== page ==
Ms. S. then told her experience of foster care in which she had a seven year old girl, Valerie, come into her family when she was four years old. Valerie was taken from her biological parent because she was viciously abused by her mother's "friends." Ms. S. told of how her father would not smoke around Valerie. There was an incident where he went to light a cigarette and Valerie jumped back, begging him not to burn her. From that moment, Ms. S.'s father refused to smoke in the house. Sadly, the day came when Valerie was taken from Ms. S.'s family and returned to her own mother. It was the first time that Ms. S.'s father had ever cried. Sadly, to this day, Ms. S. has no knowledge of what happened to Valerie.
The students then began sharing their own stories. It was heart-breaking. They also debated with the issue of whether they can see themselves fostering a child in the future. These are the answers they shared aloud:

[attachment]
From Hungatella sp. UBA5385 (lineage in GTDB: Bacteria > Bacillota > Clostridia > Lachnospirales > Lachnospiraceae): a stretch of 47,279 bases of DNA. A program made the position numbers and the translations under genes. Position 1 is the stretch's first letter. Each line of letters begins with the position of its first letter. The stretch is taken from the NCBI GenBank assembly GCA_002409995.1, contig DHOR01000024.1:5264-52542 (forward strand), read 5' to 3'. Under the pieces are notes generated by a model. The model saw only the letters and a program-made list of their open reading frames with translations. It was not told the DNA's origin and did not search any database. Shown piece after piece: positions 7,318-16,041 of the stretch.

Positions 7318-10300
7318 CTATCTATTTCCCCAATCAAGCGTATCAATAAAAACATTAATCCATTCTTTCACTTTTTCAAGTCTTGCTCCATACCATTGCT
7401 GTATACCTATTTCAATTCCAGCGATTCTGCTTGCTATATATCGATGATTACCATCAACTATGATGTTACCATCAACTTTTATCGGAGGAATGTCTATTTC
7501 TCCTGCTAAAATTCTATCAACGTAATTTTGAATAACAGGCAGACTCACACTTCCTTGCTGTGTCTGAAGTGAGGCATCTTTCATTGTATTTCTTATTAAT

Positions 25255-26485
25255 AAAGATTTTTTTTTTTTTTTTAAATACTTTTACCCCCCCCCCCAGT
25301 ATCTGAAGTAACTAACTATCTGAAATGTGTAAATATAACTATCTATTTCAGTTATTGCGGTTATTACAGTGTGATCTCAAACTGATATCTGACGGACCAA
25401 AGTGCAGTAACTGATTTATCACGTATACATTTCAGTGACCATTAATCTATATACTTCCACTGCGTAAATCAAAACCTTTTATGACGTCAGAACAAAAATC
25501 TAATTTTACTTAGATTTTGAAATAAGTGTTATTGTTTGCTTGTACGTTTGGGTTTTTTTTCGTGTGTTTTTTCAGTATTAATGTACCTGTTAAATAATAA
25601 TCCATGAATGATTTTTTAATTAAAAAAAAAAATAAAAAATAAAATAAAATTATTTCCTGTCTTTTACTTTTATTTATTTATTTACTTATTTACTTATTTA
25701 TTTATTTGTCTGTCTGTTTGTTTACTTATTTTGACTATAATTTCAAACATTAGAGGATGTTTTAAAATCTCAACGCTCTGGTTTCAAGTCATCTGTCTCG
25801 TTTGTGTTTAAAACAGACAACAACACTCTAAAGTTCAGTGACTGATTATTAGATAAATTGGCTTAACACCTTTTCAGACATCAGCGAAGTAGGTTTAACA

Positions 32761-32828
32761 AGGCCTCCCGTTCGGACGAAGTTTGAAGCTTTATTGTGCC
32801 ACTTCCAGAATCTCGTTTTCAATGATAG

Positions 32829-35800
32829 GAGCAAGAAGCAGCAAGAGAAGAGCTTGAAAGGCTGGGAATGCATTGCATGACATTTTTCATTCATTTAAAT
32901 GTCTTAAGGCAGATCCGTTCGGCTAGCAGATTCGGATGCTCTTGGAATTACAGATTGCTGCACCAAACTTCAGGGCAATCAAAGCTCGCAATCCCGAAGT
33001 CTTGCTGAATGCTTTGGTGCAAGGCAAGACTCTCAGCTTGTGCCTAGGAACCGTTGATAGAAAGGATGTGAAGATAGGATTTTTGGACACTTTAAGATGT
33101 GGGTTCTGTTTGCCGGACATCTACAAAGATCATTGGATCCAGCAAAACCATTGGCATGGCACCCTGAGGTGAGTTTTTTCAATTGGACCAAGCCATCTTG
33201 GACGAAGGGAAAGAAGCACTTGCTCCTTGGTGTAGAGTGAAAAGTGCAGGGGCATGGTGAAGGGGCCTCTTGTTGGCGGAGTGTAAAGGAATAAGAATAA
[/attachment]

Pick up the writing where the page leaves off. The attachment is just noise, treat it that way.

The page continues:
- It would depend on how old they are. I want a kid as a baby so that I could raise them how I am raised. Kids that are older don't really change and can cause trouble.
- I would foster a kid because I could bring them wonderful experiences like what it means to love or what it means to have a family.
- I would foster a child that is a teenager because they may have nothing but bad experiences and I think that I can show them a better life.
- I would adopt a kid if I wasn't able to have children. I think I would be a great mom.
- I wouldn't want to foster or adopt a kid because what if the biological parent wants them back, then I'll be hurt. I would love the child just so they could be taken away from me.